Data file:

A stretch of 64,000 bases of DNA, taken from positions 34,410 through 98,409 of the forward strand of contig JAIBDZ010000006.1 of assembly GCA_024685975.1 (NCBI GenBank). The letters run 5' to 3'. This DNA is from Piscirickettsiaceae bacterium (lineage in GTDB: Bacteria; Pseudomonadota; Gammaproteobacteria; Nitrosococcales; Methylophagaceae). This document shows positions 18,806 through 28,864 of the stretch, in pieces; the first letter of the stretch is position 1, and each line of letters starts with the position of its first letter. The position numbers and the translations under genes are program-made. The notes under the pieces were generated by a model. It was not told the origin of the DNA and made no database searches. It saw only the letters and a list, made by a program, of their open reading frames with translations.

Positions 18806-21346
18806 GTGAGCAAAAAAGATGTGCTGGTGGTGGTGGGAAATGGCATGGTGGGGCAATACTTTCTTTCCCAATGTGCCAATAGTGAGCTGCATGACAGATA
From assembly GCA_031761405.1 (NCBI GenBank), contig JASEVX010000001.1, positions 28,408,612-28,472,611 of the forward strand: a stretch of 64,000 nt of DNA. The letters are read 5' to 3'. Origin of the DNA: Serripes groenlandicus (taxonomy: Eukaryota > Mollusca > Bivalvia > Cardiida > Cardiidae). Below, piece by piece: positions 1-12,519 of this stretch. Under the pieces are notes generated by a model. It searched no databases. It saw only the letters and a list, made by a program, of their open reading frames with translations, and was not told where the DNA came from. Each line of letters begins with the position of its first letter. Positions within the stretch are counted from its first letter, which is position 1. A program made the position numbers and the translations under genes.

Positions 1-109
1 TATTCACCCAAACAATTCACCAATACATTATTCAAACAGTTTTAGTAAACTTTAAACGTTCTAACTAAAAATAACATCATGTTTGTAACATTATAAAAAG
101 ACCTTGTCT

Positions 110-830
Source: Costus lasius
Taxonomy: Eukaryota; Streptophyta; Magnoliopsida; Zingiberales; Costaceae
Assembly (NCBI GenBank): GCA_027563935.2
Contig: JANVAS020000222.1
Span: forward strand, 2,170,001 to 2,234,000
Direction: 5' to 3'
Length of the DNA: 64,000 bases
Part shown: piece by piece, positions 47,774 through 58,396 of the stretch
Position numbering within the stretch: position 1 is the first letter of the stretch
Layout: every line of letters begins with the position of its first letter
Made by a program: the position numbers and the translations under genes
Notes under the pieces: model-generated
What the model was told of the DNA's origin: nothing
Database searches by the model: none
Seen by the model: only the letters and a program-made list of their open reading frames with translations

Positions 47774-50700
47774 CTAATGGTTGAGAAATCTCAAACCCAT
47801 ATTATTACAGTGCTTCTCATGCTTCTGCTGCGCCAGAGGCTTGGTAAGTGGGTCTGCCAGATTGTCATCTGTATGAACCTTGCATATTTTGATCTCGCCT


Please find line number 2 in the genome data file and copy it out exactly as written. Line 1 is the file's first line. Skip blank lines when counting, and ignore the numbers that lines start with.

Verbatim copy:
Positions 18806-21346